• Becca May 6, 2015 at 10:00 pm #

      I want to read Middlemarch! I just saw that a new movie is coming out for Hardy’s “Far from the Madding Crowd,” and it looks so good. Makes me want to read that book before the movie is released, though!

  3. Joy @ Jumbled Up Joy May 4, 2015 at 10:39 am #

    Yay! One of the posts I look forward to most at the beginning of every month!

    So…. Interesting about Girl on the Train. There is another writer I really like who recommended it strongly… But she is also the one who recommended This is the Story of a Happy Marriage and a number of others I didn’t enjoy much. Whereas I tend to agree more with your recommendations. It’s interesting to figure out who you agree with more.

    I bought The Life-Changing Magic… a couple months ago, but I haven’t read it yet. I don’t knew why not, really. I don’t know if it’s just because a whole slew of library books I’d requested came in at the same time, and I only have so much reading time. Or if it’s because I tend to practice the “If it doesn’t spark joy, don’t keep it” part already. Or the “tired socks” and crying over the shampoo bottles I’ve read about. But it’s first on my list to read after I finish the homeschool year and before the baby comes (assuming there is time.). ;-)

    • Becca May 6, 2015 at 9:59 pm #

      Yes, I feel like I do use a lot of “Life Changing Magic”‘s advice already, or had already heard it through a couple of different blogs. Still, I feel like I need to sit down one evening and really go through my closet like she recommends, maybe sometime when my husband is out of town and I can just take over the bedroom and go nuts! She says to get out EVERY PIECE OF CLOTHING YOU OWN and put it all over your room and then start weeding, and I know that would be totally intimidating and overwhelming and discouraging and invigorating.

  4. emily May 4, 2015 at 11:47 am #

    maybe your 6 stars will be the kick in the pants I need to read a tree grows in brooklyn!! I love that you do this post every month!

    • Becca May 6, 2015 at 9:58 pm #

      This is definitely my favorite post each month. :)

  5. Sarah R May 4, 2015 at 12:16 pm #

    I am so with you about “Girl on the Train.” I didn’t put it down, but I also guessed the end about half way through, so I had to finish to make sure I was right! I’m glad the characters aren’t my friends!

    Have you read “The Language of Flowers”? You might like that one better than “The Art of Arranging Flowers”.

    • Becca May 6, 2015 at 9:58 pm #

      YES, I really enjoyed “The Language of Flowers”! Reminded me of “Orphan Train” with the way it conveyed such a huge, powerful story in somehow not very many pages. A wonderful recommendation.

  6. Andrea @ TLWH May 4, 2015 at 4:28 pm #

    A Tree Grows in Brooklyn is one of my all time favorites – possibly my top favorite! I could be continuously reading it and never grow tired of it!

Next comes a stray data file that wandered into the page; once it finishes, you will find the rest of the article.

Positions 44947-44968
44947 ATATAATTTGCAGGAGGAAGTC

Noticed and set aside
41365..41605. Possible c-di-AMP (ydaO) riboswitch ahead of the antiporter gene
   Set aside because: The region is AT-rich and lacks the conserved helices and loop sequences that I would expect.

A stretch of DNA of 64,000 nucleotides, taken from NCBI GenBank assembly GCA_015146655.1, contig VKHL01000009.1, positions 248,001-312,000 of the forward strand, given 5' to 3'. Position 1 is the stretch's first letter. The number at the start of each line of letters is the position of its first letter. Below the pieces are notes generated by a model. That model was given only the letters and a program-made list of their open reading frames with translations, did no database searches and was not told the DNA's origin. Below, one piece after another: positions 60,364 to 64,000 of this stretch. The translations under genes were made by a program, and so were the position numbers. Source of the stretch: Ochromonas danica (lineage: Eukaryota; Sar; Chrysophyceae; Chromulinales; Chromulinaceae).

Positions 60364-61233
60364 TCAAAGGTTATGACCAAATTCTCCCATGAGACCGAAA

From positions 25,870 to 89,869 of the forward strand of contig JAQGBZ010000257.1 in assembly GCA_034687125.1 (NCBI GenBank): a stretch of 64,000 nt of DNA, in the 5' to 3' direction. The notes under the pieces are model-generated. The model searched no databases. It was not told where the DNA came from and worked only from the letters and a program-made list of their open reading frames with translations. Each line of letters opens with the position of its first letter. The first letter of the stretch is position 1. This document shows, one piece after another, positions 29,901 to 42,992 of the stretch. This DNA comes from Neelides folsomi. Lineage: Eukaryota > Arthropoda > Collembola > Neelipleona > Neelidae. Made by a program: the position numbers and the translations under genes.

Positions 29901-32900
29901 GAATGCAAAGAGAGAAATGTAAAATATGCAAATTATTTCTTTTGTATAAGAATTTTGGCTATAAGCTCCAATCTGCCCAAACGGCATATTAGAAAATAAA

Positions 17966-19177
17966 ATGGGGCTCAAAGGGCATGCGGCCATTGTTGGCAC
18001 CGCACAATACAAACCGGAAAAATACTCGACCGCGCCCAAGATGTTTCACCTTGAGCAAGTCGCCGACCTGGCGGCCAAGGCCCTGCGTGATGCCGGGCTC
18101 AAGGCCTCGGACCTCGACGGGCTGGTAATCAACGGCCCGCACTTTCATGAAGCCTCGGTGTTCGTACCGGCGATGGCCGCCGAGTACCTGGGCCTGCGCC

• Becca May 6, 2015 at 9:57 pm #

      I can’t wait to enjoy it again already. How did the author do it?!

  7. Caroline May 4, 2015 at 4:57 pm #

    One of my favorite teachers of all time had “A Tree Grows in Brooklyn” on our summer reading list the year before I started High School. I was so intimidated by my first class with required reading before the school year had even begun! I remember working through the first couple chapters wondering if it’d be boring then — wishing I had my own fire escape to sit out on and look at the world. I settled for a rocking chair by the window in the second story of our house and loved every minute of it!

    • Becca May 6, 2015 at 9:56 pm #

      What a great memory! I remember the first time I read a really big novel, an “adult” novel, and how intimidating it was! I think my first one was “The Robe,” followed soon after by “Gone With the Wind.” Both blew my mind and remain some of the most memorable and favorite books I’ve ever read.

  8. Amanda S. May 4, 2015 at 8:20 pm #

    My dad bought me A Tree Grows in Brooklyn many moons ago, because he said the girl in the story reminded him of me. I did not really see that, but I did love the book, and it holds special meaning as a gift from my dad.

    • Becca May 6, 2015 at 9:55 pm #

      That is beautiful, and I’d love to be told that I am something like Frances! She’s so thoughtful and determined, but also real and human. A compliment, I am sure!

  9. Liz Rogers May 5, 2015 at 6:31 am #

    We also read Pippy Goes on Board in April at our house! Amanda is not fond of books or reading, but with this book she couldn’t get enough! We’ve gone backward and gotten the first now and are reading it. The highlight of her weekends now :)

    • Becca May 6, 2015 at 9:54 pm #

      So wonderful! There’s just something about Pippi…

  10. Karen May 24, 2015 at 1:27 pm #

    I just finished Being Moral. It was so compelling and gave me so much to think about. I recommended it to my parents today. It made me look back at my grandparents’ final months and then got me thinking about my parents and mother-in-law and the kinds of choices our family will have to make. My husband and I had a number of heavy conversations as I read the book. At first I thought it was so sad, but by the end I felt more empowered.

    • Becca June 24, 2015 at 11:12 pm #

      So glad you liked it! I felt the same way. It has totally changed my perspective on end-of-life care and living.